Tom Wheeler longs for the days when consumers could switch phone companies every month if they wanted to.
Did you hear about those Comcast service calls from hell that have been cropping up over the last couple months? So did FCC Chairman Tom Wheeler, who said today that switching internet service providers is too damn hard, in part because ISPs have grown used to having a monopoly on broadband services.
"Once consumers choose a broadband provider, they face high switching costs that include early-termination fees and equipment rental fees," Wheeler said in a major speech today at Washington DC's 1776 tech startup incubator. "And, if those disincentives to competition weren't enough, the media is full of stories of consumers' struggles to get ISPs to allow them to drop service."
Wheeler said that's because ISPs haven't really been forced to compete in many parts of the country, they've grown used to predatory practices that consumers hate. He said that, whenever possible, the FCC will force competition in the future.
WHEELER LONGS FOR THE DAYS WHEN YOU COULD SIGN UP WITH SPRINT IN APRIL, SWITCH TO MCI IN MAY, AND THEN TO AT&T IN JUNE
"Users cannot respond [to unsatisfactory service] by easily switching providers. As a result, even though there may be competition, the marketplace may not be offering consumers competitive opportunities to change providers, especially once they've signed up with a provider in the first place," he said.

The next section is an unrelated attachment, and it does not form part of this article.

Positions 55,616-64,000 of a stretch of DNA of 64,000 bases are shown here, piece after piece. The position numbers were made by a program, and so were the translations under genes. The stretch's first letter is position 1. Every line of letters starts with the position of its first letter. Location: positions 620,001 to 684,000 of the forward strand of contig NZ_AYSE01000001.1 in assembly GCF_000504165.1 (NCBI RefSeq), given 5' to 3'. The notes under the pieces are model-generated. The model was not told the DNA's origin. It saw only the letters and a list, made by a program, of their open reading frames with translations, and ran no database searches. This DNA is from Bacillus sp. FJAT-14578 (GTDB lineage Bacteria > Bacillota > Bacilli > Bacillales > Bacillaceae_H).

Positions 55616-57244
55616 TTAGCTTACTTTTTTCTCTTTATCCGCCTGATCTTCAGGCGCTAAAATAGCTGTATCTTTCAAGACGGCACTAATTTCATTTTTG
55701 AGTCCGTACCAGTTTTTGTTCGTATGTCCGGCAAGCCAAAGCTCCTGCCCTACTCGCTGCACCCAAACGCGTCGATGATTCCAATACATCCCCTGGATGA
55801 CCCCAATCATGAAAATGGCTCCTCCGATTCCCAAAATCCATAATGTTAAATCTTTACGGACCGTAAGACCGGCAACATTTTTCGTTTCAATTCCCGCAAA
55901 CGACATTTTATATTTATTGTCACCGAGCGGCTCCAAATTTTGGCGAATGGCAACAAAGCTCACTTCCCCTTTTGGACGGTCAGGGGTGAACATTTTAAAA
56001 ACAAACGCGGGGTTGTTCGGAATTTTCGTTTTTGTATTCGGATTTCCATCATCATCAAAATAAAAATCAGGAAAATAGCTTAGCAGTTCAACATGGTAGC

Anyone who has tried to leave a major ISP probably knows the drill—and that's in places where there are options. Wheeler noted that right now, of the 80 percent of Americans who can get 25 mb/s internet speeds (which he said should be the short-term goal for internet speeds), three quarters of them have no choice about which company is going to provide their service. In cases of "duopolies," the terms and services are usually pretty dismal, as well.
"Some of you are old enough—like me—to remember the long-distance telephone wars of the 1990s," he said. "Sign up with Sprint in April, switch to MCI in May, and then to AT&T in June. Choose any one of them, or others, in July. That is what a truly competitive telecommunications marketplace looks like. That is not the reality—even for 'competitive broadband'—today."
So, Wheeler feels your pain. But, is his commission really going to do anything about it? In his half hour speech, he didn't lay out any specific things that the FCC will do to make switching companies easier. Instead, he said that his goal is to facilitate competition as best as he can, hoping the rest will follow.
In places that do have true competition, like Austin and Kansas City, where Google just started its gigabit fiber networks, competitors have upped their services and cut costs, a development that Wheeler called "great news"—and a model for the rest of the country.
"Where meaningful competition is not available, the commission will work to create it," he said.
Wheeler noted that the commission is thinking about opening up broadband spectrum to new and fledgling companies and once again reiterated that he hopes cities will consider building out their own networks.
Whether that ultimately makes leaving Comcast or any other ISP any easier is still up in the air. In the meantime, the FCC is considering whether it should allow Time Warner Cable and Comcast to merge, forming one massive ISP that would dominate most of the country. We'll see if Wheeler backs up his words with action.